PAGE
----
The Coachella Valley Music and Arts Festival returns this weekend, unofficially marking the beginning of summer music festival season—which is expected to reclaim a sense of normalcy after two years marked by COVID-induced cancellations. While the busy festival circuit gives brands a chance to reach consumers in real life, marketers will put a new emphasis on digital experiences, including cashless payments, metaverse tie-ins, NFTs, virtual memorabilia and more.
Although the pandemic remains a concern, music festivals across the U.S.—from Lollapalooza in Chicago to the Rolling Loud hip hop show in Miami—are seeing brands jump into sponsorships where they might have been previously hesitant. Client interest in the events is back to pre-pandemic investment levels, said Sarah Dale, senior VP of brand partnerships and strategy at experiential agency Jack Morton. “I think now brands are ready, fans are ready,” she said.
In-person marketing will form the bulk of activations, said Peter Laatz, global managing director of sponsorship consultancy IEG, who framed virtual activations as “an accessory.”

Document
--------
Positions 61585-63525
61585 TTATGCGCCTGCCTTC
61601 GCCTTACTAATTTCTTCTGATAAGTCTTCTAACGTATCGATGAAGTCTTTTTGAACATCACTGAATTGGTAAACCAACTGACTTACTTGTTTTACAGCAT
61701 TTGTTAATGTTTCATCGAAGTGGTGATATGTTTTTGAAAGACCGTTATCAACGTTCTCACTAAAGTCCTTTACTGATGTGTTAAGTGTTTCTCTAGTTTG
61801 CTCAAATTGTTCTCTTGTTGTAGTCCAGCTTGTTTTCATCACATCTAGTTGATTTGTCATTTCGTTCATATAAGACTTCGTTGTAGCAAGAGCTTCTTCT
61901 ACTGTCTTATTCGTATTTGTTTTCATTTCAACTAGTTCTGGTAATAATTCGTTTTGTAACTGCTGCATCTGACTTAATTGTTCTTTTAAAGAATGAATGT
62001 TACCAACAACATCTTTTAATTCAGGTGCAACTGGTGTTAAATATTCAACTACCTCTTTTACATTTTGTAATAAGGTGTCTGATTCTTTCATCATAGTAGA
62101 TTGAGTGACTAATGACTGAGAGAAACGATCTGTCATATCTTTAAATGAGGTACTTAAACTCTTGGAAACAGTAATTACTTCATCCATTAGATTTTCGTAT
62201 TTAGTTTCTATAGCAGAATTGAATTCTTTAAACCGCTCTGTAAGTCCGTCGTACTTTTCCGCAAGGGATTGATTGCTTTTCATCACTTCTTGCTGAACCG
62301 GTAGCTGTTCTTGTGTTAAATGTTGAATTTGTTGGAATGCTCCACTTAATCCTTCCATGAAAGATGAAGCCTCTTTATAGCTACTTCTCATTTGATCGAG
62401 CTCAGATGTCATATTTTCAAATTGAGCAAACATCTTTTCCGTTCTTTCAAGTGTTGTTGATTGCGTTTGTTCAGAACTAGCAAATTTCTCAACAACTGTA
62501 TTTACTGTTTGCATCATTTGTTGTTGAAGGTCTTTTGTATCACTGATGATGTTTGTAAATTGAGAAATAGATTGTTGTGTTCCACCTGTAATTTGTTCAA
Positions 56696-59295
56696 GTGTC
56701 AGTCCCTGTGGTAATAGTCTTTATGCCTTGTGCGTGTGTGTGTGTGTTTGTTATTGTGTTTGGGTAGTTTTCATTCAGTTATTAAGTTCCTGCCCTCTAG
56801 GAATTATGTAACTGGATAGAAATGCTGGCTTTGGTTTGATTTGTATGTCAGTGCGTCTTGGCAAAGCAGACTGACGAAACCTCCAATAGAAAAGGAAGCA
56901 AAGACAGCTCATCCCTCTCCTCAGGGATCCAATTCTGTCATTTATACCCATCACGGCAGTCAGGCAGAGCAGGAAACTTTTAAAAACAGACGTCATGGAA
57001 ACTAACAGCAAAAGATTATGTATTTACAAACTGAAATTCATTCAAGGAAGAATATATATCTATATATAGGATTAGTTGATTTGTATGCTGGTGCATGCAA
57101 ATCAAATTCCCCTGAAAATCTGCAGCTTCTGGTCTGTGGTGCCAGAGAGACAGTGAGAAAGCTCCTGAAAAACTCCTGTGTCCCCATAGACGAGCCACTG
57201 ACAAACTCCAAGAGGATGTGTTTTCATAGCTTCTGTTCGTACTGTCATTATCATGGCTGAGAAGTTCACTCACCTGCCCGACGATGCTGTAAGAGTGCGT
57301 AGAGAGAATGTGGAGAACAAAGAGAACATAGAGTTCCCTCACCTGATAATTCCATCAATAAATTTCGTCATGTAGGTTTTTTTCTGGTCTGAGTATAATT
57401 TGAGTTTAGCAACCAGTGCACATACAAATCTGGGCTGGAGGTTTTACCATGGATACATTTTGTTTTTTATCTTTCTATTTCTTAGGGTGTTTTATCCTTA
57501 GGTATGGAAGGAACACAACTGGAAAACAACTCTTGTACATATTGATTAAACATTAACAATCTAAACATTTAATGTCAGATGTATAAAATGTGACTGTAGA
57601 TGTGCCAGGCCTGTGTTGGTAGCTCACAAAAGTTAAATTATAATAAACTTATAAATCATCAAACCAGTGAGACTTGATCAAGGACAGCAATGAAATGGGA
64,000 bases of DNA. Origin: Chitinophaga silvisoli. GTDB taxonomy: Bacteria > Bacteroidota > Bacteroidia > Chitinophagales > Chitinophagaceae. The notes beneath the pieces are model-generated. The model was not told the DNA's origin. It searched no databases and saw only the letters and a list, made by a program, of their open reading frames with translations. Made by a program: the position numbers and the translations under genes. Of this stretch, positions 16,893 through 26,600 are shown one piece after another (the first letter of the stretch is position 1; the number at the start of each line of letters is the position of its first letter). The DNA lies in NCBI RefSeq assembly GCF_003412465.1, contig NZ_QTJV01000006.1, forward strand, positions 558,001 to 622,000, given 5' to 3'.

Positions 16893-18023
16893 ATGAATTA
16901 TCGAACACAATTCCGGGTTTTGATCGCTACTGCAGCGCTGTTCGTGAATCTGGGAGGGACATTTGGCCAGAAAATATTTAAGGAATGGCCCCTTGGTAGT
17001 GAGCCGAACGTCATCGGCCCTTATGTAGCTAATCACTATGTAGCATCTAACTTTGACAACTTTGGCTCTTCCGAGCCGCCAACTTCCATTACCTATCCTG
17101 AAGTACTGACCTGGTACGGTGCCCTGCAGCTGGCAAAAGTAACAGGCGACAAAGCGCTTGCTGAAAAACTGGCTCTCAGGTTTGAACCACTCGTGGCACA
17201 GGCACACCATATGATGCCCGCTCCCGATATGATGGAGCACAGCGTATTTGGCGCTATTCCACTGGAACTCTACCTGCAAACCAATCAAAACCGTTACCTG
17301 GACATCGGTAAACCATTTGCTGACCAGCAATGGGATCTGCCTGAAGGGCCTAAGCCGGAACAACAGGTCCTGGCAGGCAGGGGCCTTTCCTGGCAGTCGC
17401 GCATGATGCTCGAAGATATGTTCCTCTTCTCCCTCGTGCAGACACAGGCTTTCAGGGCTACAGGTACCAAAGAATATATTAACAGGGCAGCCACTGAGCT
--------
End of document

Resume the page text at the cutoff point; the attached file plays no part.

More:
The live music industry, worth $1.6 billion according to IEG, before the pandemic, took a more significant hit than sports events and saw an almost 30% drop in sponsorship revenue for live events, said Laatz. But sponsorship revenue is rising again as festivals come back this year, said Laatz.
While insurance giant State Farm has “completely exited” the music festival scene, brands in emerging sectors such as crypto and rideshare are jumping into festival sponsorships, according to Laatz. Coinbase created an NFT gallery at last year’s Governors Ball in New York and is sponsoring the festival again this year along with delivery brand Gopuff.Live experiences are the focus this year for many brands. For instance, Lay’s at Coachella is producing potato chips on-site and creating a reservations-only space for people to take part in a four-course product tasting.